Hey, that other engine starting with the letter ‘U’ is looking pretty amazing, too. Unity 2021.2 Tech Stream is here, with loads of artist-friendly features. And you were worried what to do with your winter (southern hemisphere summer).
In fact, it’s all enough to make you do a double-take – yes, that’s Unity, not the certain other one. Since choice is great, I’m glad to see it.
This whole article is a great read, CDM Create Digital Motioneers:
What’s new for artists and designers in Unity 2021.2
There’s plenty here that could power expressive artistic applications. There are Terrain Tools with some beautiful new sculpting brushes and erosion and material painting – plus updated vegetation powers – all of which could make you feel like your very own Slartibartfast. (He created Norway.) There’s gorgeous realtime global lighting that can shine sun across your scene – perfect for us here in northern Europe staring down winter – via Enlighten, plus other updated lighting pipelines and features and lens flares.
Clouds – wonderful clouds and fog features are available, too, for the sky above all that new earth.
Using your apps for virtual cinematography and face capture is simply amazing. I found myself weirdly recently watching a documentary on the trainwreck of – sorry “making of” Star Wars: Episode I The Phantom Menace. A lot of it features a very nervous-looking John Knoll, the effects legend behind ILM and Adobe Photoshop, trying to work out how to do all this virtual effects and mixed reality stuff. Now you can get a lot of it on your phone with free software, and go totally punk with it – and you don’t have to answer to George Lucas, either.
It’s also now in Unity, much as we watch NVIDIA and Epic/Unreal chasing the same stuff:
Hey, let’s watch it in Indonesian, actually! (For my Indonesian-speaking friends, I couldn’t resist.)
There’s FBX export from the Face Capture app and it all uses Apple ARKit, meaning you might use this even if you’re not a Unity user.
But maybe the most exciting and emotion-triggering feature here is the Visual Effects Graph, which creates powerful visual effects across higher-end platforms (PC, console, and better mobile graphics). (You still have the more mobile-friendly, lower-common-denominator approach with Particle System.)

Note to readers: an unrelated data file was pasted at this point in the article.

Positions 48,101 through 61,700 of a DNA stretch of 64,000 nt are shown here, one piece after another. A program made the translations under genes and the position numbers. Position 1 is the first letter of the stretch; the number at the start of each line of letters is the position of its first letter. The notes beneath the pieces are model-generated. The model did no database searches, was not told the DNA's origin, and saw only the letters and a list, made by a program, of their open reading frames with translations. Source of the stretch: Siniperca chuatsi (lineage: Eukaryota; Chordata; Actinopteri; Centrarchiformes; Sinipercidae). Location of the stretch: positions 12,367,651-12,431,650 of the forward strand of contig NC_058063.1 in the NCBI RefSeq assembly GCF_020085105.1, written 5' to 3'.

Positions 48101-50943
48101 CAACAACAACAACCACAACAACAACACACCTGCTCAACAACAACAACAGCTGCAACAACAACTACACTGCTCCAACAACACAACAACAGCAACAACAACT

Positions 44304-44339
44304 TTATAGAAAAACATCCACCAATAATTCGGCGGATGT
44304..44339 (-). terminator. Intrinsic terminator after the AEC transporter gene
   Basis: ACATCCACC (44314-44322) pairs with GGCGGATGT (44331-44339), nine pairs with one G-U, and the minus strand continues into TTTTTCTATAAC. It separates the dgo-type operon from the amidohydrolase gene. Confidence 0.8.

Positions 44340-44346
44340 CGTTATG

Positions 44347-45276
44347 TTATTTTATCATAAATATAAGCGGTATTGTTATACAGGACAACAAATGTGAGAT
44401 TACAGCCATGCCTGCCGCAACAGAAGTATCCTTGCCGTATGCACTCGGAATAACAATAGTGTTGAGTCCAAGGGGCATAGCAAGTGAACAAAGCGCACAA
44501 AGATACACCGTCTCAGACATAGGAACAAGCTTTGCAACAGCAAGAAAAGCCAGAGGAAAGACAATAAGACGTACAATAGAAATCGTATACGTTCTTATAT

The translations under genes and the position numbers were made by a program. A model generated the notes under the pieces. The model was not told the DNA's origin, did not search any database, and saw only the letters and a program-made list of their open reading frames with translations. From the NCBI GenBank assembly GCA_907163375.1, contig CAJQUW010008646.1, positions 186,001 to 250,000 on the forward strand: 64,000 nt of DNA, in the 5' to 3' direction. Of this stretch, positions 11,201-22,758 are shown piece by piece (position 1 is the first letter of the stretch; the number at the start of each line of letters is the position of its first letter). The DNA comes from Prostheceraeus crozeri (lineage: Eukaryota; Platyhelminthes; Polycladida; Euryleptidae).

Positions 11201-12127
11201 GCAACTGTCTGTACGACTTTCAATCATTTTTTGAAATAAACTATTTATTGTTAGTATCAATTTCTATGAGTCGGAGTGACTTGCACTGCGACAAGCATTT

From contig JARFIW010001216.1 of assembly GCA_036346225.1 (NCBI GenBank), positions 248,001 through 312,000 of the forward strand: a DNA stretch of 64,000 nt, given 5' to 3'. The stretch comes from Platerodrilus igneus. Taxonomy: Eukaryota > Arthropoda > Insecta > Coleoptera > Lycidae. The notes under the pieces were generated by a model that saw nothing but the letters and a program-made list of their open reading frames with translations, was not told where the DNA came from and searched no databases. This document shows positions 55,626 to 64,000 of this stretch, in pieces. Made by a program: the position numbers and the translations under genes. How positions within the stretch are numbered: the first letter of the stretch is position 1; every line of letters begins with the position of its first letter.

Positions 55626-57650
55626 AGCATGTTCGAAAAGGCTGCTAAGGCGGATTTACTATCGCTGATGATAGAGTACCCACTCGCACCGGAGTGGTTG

It’s beautiful in 2D rendering, too, which I hope not only appeals to game creators but artists, too. You build your own Shader Graph shaders and can target VFX Graph, too. Upshot of that: “These shaders can also use new lighting models like HDRP hair or fabric, or they can modify particles at the vertex level to enable effects like birds with flapping wings, wobbling particles like soap bubbles, and much more.”
As it happens, my friend Lewis Hackman actually has his quick demo of this featured in the Unity blog – and it looks just gorgeous, even through some social media compression. It’s a perfect example, too, as it takes the famous 1986 Reynolds 3D Boids example and remakes it in Unity VFX with eye-popping results (check Lewis’ other stuff, too, in Unity and TouchDesigner):
Check out the Visual Effects Graph documentation:
Dig deep and you get into other lighting and pipeline stuff – and hair. As I’d written before, this also means the growing benefit of some of the upscalers we’ve seen lately – from NVIDIA Deep Learning, DLSS, AMD’s FidelityFX Super Resolution (FSR), and Unity’s homegrown Temporal Upscaler. These do what AI turns out to be really good at, which is not in fact selling you out on your space mission and throwing you out the airlock or taking over your job as a writer and composer or building a metaverse or something. No, AI is really, really good at upscaling textures in ways that just weren’t possible on home computers before but now are. (Expect more NVIDIA news in these parts soon.)
The fact Unity has its own Temporal Upscaler also means you could see some of this stuff work on Apple’s platforms, too – since those don’t have NVIDIA or AMD chips in them looking forward. I haven’t had time to dig into too much of that yet, but suffice to say using a platform like Unity also means you let the platform deal with things like Metal optimization and you don’t have to think about it. (I’m simplifying, but that’s not an unfair description of why people look this way.)
But the part that has me intrigued – especially for quick sketches – is the ability to work with Graphics Buffers. So normally how this works is you have to deal with texture baking for complex simulations. Now, “simulations like boids, large data rendering, fluids, hair simulation, or crowds” can work with your data coded in C# or compute shaders directly in Graphics Buffers.
Or to make that simplification simpler – you can do fancy computation for some pretty eye candy without the previously required, counterintuitive code gymnastics.
And yes. VFX bubbles. Lots of bubbles.
Sorry, my brain goes… places. (oddly the YouTube uploader here seems to think this is some CIA mind-ops, as opposed to a kids’ program getting climate change warnings in 2021 right, but several decades earlier… though to keep us on-topic here, you can also do mixed reality by projecting some stock footage on a wall and running a bubble machine in front of it, which looks surprisingly great – clever PBS!)